Tuesday, May 12, 2009

Silverlight 2, WCF, and Lambda Expressions - Part 2

In Part 1, we set up a Silverlight 2 application that consumes a WCF Service. In Part 2, we'll look at a problem with the implementation and different ways of solving it -- ultimately ending with Lambda Expressions. Hopefully by the time we get done, you'll be comfortable with how lambda expressions work and how to use them to make your code cleaner and easy to understand.

Where We Left Off
Here's a quick reminder of what we did last time:
  1. We created a WCF Service that is Silverlight 2 compatible.
  2. We added a reference to the service in a Silverlight application.
  3. We created a UI (Button and ListBox) to call the service and show the results.
  4. We called the WCF Service and hooked up the Completed event to an event handler.

The Page.xaml.cs file we finished with is as follows:

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And the UI:

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A Problem
There is a small problem with the UI. After calling the service (by clicking the button), the list gets populated with the names. You can select a name in the list by clicking on it. But if you click the button again, the list refreshes and the selection goes away. We want to update this so that the selected item is maintained when the service is called again.

Solution #1 - Using the Event Handler
The SelectedItem of the ListBox gets cleared when the service is called because we are re-binding the data. From the ListBox's point of view, it is getting a new object to bind to. When the old object is un-bound, the selected item goes away and doesn't come back.

We'll solve this by simply saving off the SelectedIndex of the ListBox before we make the service call. Then after the service call returns, we will reassign the SelectedIndex. (This is assuming that the order of our items is not changing, and we're not getting any new items -- you can extend this basic functionality for more complex situations).

Since we need to save off the SelectedIndex in one method (the Button Click event handler) and then use it in a different method (the Service Completed event handler), we'll need to create a class-level variable to hold this information. See the code below:

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You'll see 3 new lines of code to get this to work:
  1. private int ehListIndex;
    The class-level variable
  2. ehListIndex = EHList.SelectedIndex;
    Saving the index
  3. EHList.SelectedIndex = ehListIndex;
    Re-assigning the index to the list box

If you re-run the application, you will see that if you make a selection in the list box, that selection is maintained when you call the service multiple times.

Solution #2 - Using an Anonymous Delegate
Now, we'll try this again using an anonymous delegate instead of an explicit event handler. You'll see why this is an advantage in just a bit.

We'll update our XAML by adding another StackPanel to our Grid.

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You'll notice that this section looks almost identical to the EventHandler UI section. Here's a summary of the differences:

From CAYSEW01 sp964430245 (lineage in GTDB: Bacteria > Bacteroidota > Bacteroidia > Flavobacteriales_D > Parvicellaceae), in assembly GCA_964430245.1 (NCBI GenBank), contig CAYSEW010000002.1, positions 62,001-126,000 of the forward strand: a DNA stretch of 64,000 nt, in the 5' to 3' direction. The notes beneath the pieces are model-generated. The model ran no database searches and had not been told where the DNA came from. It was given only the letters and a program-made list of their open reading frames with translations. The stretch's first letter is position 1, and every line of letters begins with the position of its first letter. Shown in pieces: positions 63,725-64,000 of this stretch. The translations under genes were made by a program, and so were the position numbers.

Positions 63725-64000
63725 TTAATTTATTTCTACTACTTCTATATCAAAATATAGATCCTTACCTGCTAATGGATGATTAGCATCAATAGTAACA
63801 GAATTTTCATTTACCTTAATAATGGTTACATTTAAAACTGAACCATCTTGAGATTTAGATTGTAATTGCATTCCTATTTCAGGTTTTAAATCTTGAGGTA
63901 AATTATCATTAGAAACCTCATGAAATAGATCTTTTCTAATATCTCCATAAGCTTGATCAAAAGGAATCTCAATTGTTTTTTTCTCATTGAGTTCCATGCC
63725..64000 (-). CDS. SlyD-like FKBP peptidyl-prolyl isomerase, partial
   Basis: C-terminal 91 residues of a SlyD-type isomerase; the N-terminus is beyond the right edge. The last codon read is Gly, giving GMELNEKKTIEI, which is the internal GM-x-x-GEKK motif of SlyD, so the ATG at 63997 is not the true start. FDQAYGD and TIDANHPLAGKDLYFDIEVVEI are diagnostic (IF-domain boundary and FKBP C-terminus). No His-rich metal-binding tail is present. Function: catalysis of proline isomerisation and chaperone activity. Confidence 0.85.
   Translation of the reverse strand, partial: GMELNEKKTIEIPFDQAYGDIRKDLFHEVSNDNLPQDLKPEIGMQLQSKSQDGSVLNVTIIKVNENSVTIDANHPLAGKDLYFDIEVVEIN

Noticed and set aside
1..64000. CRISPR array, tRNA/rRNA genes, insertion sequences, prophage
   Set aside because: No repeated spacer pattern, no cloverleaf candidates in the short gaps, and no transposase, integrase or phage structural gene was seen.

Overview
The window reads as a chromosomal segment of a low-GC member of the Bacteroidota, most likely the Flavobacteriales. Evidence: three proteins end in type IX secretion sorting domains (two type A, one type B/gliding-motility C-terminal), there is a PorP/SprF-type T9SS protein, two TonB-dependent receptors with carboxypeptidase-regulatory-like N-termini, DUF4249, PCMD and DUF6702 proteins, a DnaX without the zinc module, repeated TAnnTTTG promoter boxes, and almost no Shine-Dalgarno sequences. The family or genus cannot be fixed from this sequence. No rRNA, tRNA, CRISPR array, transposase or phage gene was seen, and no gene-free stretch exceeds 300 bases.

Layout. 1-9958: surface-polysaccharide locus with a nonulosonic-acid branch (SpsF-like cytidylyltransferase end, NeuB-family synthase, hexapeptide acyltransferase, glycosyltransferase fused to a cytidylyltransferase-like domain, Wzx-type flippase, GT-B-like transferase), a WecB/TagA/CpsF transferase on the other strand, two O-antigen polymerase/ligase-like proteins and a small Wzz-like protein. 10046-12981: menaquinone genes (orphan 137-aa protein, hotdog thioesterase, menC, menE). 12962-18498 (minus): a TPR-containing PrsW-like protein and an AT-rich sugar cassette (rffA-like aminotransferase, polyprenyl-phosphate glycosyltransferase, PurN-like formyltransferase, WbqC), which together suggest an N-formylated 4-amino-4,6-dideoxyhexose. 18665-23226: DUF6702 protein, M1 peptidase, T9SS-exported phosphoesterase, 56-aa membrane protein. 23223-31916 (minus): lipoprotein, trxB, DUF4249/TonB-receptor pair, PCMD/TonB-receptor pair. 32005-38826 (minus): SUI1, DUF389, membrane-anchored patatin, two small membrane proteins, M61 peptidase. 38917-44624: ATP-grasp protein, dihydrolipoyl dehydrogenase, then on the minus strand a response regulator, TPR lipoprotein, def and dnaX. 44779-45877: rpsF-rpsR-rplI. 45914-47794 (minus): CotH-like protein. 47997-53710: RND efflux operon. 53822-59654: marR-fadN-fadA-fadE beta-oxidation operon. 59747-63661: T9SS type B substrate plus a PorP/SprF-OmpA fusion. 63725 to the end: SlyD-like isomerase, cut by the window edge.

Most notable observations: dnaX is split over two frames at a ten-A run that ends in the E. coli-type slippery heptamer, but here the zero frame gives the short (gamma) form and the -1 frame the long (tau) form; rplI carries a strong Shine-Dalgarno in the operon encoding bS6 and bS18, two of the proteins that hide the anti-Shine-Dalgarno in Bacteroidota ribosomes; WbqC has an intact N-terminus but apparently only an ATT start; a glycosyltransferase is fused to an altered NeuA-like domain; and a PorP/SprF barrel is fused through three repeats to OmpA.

• The 2nd column of the Grid is specified in the StackPanel.
  • The Names of the ListBox and Button start with AD (for anonymous delegate) instead of EH.
  • The ListBox border is blue (just to make it different).
  • The button Content is "Anonymous Delegate".
  • There is a new Click handler for the button (you can look at the hint in Part 1 about letting IntelliSense create the handler for you).

So, what is an anonymous delegate? In our case, it is an in-line definition of an event handler (for the service callback). This is defined by using the "delegate" keyword, then a set of parentheses with the appropriate parameters, then a set of curly braces with the method implementation. The implementation will look just like in our callback when using the EventHandler.

Here's the initial implementation:

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What you will notice is that that the first and last lines are the same as our previous button click event. You'll also notice that the parameters for the anonymous delegate ("object" and "GetPeopleCompletedEventArgs") matches the parameters in the explicit event handler we implemented earlier. Finally, the body of the delegate matches the body of the event handler callback.

I know what you're thinking: big deal. Other than "in-lining" some code, exactly what did we gain here? We're about to find out.

We still have the same issue we had earlier with the ListBox SelectedIndex. The advantage to using an anonymous delegate is that any variables in the outer method can be accessed in the delegate implementation. This means that instead of using a class-level variable to store the index, we can use a local variable. Check out the completed code below:

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You'll see that we now have a local variable named "adListIndex" that is assigned outside of the delegate and then used inside of the delegate. We've just eliminated the need to have a class-level variable.

Solution #3 - Using a Lambda Expression
Let's take this one step further. Instead of using an anonymous delegate, we'll use a lambda expression. First, update the UI. This XAML is very similar to the anonymous delegate section:

(Click image to enlarge)

The same items are updated as above: grid column, element names, border color, button content, and click event.

So, now lets take a look at lambda expressions. There are 2 types of lambda expressions: statement lambdas and expression lambdas. Both use the same syntax (consisting of 3 parts):
  1. Parameters
    These are normally enclosed by parentheses (although, parentheses can be excluded if there is only a single parameter).
    The parameter types may be excluded if the compiler can determine the correct types.
  2. =>
    This is known as the "goes to" operator and denotes that this is a lambda.
  3. Statement(s) or Expression(s)
    A statement lambda has one or more operations wrapped in curly braces. The statement(s) denotes some type of work to be done.
    An expression lambda has one or more expressions (that return true or false) wrapped in curly braces. These are used extensively in LINQ.
    If there is only a single statement or expression, then the curly braces can be excluded.
We'll be working with an Statement Lambda. The first steps to convert the anonymous delegate to a lambda expression are to remove the "delegate" keyword and place the "=>" operator between the parameters and the method implementation. Take a look at the "LEButton_Click" method below and compare it to the first "ADButton_Click" method above: